This court at a very early date defined a final order or judgment as follows:

“A final judgment is one which finally decides and disposes of the whole merits of the case, and reserves no further question, or direction, for the future or further action of the court . . .” (Brown v. Galena Mining and Smelting Co., 32 Kan. 528, 4 Pac. 1013, Syl. 2.)

The court has continued to restate the definition in considering appellate jurisdiction. In Cheney v. Cheney, 186 Kan. 743, 352 P. 2d 959, it was held: “For an order of the trial court to be final and appealable, it must be such as would result in the final determination of the action.” (Syl. 2.)

Many exceptions or distinctions have been noted in the decisions which appear to be in conflict with the general definition. This was perhaps due to the rather ambiguous statutory phrase, “an order that involves the merits of an action, or some part thereof,” and was necessary prior to 1937 if the right to have errors of the trial court, which might have affected the right of a party, reviewed on appeal. The time for appeal might very well have expired between the time an erroneous order or ruling was made by the trial court and a final judgment was entered. This situation was corrected in 1937 (G. S. 1949, 60-3314a) and clarified in 1951 by the following enactment:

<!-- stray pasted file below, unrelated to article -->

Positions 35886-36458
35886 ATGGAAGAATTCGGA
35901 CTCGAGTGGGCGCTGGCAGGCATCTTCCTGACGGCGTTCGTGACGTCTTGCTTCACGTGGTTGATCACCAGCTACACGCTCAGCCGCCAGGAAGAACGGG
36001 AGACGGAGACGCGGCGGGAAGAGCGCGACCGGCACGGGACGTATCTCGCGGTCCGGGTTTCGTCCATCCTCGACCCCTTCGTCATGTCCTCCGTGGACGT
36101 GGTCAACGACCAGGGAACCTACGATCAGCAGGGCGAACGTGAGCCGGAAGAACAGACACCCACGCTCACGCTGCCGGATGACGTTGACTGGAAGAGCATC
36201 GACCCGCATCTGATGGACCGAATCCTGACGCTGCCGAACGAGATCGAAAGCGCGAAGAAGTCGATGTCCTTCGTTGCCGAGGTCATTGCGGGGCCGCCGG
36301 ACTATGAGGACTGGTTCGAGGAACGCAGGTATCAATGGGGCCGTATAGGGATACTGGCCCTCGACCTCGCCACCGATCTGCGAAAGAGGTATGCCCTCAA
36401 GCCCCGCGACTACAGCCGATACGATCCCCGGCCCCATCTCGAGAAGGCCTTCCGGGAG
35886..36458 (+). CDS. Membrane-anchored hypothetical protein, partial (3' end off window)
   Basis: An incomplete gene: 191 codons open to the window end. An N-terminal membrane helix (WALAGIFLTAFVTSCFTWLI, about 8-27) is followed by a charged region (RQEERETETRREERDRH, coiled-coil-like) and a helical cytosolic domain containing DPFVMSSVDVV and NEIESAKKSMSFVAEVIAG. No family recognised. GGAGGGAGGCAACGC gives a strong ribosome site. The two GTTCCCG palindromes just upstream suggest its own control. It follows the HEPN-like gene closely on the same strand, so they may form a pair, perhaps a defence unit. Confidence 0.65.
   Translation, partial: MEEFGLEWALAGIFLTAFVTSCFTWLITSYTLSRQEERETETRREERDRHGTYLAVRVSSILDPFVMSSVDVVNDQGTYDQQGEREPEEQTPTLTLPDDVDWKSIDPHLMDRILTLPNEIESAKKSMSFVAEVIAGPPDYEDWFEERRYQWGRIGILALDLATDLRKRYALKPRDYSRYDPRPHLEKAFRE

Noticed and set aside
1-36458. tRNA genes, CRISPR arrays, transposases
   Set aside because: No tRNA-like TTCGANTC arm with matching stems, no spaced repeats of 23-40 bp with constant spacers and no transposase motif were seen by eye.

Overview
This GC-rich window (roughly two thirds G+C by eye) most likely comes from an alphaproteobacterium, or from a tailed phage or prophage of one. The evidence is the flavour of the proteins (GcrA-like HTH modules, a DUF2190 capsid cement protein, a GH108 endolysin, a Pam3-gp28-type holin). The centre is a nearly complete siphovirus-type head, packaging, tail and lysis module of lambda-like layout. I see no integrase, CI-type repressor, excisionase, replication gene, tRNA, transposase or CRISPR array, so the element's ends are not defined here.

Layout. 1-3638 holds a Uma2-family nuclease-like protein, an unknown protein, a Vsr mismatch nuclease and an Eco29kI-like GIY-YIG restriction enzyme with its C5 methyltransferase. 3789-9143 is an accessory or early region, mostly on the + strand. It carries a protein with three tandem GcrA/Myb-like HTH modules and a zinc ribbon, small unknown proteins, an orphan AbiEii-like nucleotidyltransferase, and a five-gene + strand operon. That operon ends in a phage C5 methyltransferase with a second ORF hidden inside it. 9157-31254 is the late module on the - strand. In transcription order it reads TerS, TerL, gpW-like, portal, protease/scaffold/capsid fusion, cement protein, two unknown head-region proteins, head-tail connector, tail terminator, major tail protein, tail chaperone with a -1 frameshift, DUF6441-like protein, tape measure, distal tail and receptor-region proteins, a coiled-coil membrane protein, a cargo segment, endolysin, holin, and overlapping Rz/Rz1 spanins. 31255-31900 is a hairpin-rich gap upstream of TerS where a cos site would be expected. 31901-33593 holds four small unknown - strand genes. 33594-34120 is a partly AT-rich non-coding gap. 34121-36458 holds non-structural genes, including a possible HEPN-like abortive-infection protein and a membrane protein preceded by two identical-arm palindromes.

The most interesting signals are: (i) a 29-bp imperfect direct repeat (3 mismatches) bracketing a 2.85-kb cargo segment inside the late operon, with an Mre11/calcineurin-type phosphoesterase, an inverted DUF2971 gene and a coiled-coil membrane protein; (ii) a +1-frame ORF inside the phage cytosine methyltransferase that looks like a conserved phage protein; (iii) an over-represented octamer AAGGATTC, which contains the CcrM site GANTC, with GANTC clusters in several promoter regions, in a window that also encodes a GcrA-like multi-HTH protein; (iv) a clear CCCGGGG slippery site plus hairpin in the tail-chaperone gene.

“When an appeal or cross-appeal has been timely perfected the fact that some ruling of which the appealing or cross-appealing party complains was made more than two months before he perfected his appeal shall not prevent a review of the ruling.” (G. S. 1961, 60-3314a.)